Why Do We Elevate Local Issues?

hero pose

Weak individuals always want to appear better than their neighbors. So they obsess over issues that are far away to look cosmopolitan, concerned, and empathetic.

Weak individuals are incapable of processing life’s more significant truths: we all have to die, life requires a virtuous struggle to have meaning, comfort always breeds contempt, and so forth. Therefore, they distract themselves by focusing on issues they cannot directly solve.

For example, when I obsess over gang violence in a city hundreds of miles away, I distract myself from the homelessness problem in my community. It’s easier to express care for the residents of a far-off city to who I have no responsibility or loyalty than it is to divert my resources to those suffering in my backyard.

What About Those Who Have No Power?

“No one is useless in this world who lightens the burdens of another.” – Charles Dickens

There are communities where individuals suffer: countries under totalitarian regimes, housewives abused by husbands where the community remains quiet, decrepit towns without the internal strength to improve, and so forth.

However, as hard as it is to accept, you can’t save everyone. All individuals are limited in their influence and power. When we try to have a sweeping change, primarily through governmental intervention, we always end up worse than we started.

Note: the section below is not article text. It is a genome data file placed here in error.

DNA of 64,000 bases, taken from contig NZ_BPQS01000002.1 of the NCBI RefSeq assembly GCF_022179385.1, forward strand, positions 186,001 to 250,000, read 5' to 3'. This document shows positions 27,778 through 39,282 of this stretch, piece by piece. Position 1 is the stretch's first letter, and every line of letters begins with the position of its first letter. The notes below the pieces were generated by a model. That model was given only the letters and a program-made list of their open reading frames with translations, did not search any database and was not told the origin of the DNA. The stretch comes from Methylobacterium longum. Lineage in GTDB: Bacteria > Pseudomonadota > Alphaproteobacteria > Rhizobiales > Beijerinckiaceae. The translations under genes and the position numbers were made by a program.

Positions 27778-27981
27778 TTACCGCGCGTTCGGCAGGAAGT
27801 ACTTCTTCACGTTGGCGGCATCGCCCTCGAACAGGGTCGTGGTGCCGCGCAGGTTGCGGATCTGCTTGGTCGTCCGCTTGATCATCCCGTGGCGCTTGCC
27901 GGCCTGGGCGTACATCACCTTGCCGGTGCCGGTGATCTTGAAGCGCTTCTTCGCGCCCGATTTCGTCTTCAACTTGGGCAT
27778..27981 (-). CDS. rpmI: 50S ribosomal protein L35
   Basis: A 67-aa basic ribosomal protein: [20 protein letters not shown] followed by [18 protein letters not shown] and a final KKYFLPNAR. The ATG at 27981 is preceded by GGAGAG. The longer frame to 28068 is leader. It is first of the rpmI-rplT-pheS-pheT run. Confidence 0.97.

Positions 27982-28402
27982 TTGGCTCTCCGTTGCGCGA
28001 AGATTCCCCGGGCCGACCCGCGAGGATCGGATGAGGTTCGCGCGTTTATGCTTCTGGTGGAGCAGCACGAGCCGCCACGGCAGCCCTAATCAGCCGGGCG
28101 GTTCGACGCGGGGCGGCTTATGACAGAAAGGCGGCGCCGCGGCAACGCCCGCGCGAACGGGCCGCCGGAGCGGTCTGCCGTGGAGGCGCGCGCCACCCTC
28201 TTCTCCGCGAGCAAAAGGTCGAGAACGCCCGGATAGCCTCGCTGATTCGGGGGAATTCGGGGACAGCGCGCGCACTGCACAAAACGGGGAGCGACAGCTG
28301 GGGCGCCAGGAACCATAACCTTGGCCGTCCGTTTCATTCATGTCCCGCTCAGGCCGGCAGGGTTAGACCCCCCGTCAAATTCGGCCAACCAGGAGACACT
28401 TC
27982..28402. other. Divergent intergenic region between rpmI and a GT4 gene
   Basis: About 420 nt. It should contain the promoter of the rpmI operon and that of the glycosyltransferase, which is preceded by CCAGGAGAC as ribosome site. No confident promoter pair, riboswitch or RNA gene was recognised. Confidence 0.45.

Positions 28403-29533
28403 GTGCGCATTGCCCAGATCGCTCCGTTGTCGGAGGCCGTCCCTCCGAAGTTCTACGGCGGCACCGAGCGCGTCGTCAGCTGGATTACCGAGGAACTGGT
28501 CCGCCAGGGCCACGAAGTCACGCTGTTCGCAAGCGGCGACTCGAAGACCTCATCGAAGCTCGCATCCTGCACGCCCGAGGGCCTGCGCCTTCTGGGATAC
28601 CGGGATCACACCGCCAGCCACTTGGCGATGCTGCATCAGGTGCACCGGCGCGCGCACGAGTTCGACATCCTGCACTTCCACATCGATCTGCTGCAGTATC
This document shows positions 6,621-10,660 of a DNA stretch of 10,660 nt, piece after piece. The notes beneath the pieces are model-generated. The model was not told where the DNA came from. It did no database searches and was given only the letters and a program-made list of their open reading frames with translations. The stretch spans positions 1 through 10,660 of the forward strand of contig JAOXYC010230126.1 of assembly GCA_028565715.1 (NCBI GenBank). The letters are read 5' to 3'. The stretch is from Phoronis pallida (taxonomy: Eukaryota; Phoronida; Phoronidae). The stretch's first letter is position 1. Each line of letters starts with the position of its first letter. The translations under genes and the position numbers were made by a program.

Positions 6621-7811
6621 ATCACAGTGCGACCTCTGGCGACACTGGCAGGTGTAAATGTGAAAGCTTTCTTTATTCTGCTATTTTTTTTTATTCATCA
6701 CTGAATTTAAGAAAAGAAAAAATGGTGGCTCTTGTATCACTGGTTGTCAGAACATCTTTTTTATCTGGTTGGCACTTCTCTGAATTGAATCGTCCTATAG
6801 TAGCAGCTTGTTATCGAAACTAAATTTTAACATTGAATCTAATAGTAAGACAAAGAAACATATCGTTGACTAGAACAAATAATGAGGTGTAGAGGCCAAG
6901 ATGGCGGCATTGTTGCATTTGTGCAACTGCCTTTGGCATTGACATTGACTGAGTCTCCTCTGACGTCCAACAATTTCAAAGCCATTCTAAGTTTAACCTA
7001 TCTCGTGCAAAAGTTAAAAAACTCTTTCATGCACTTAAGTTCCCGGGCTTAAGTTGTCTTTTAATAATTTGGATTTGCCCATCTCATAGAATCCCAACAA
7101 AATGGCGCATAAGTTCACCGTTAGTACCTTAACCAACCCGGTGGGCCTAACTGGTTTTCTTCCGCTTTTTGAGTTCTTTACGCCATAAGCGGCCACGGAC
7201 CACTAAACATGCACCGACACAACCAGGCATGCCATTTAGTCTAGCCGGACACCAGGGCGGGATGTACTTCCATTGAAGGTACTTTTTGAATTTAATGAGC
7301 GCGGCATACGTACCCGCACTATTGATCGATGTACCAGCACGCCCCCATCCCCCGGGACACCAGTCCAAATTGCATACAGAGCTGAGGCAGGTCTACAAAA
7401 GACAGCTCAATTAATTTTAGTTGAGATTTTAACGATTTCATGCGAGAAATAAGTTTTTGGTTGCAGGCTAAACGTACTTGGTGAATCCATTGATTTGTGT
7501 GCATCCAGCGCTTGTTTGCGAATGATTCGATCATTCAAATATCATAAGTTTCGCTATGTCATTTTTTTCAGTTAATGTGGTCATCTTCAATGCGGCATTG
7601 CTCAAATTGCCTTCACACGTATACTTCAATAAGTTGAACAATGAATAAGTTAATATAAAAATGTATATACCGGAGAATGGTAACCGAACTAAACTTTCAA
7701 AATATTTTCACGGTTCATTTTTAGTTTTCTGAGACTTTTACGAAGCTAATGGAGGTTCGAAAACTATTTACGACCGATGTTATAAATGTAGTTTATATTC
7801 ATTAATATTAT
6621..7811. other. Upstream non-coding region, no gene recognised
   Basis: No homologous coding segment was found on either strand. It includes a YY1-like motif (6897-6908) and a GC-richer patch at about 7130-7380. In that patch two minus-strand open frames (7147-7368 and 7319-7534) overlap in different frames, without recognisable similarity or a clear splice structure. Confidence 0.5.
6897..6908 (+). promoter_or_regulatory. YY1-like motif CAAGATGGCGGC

Additionally, there are trade-offs. If I’m helping strangers from far away, then I’m diverting my time, energy, and resources away from those closest to me. Money spent over there is money not invested over here. Time spent traveling to other locales is time not spent with my children or friends. And so on.

If we feel compelled to help others far away, we limit our help to monetary contributions to trusted charities. Furthermore, we need to remain quiet when we help others instead of moralizing.

I will say that community is not restricted to geography. You can assist a loved sibling who is studying abroad for a few months. My criticism is toward valuing strangers instead of working towards helping those closest to you.

Avoid Elevating Local Issues by Focusing on Your Virtuous Yourself

help others | people holding hands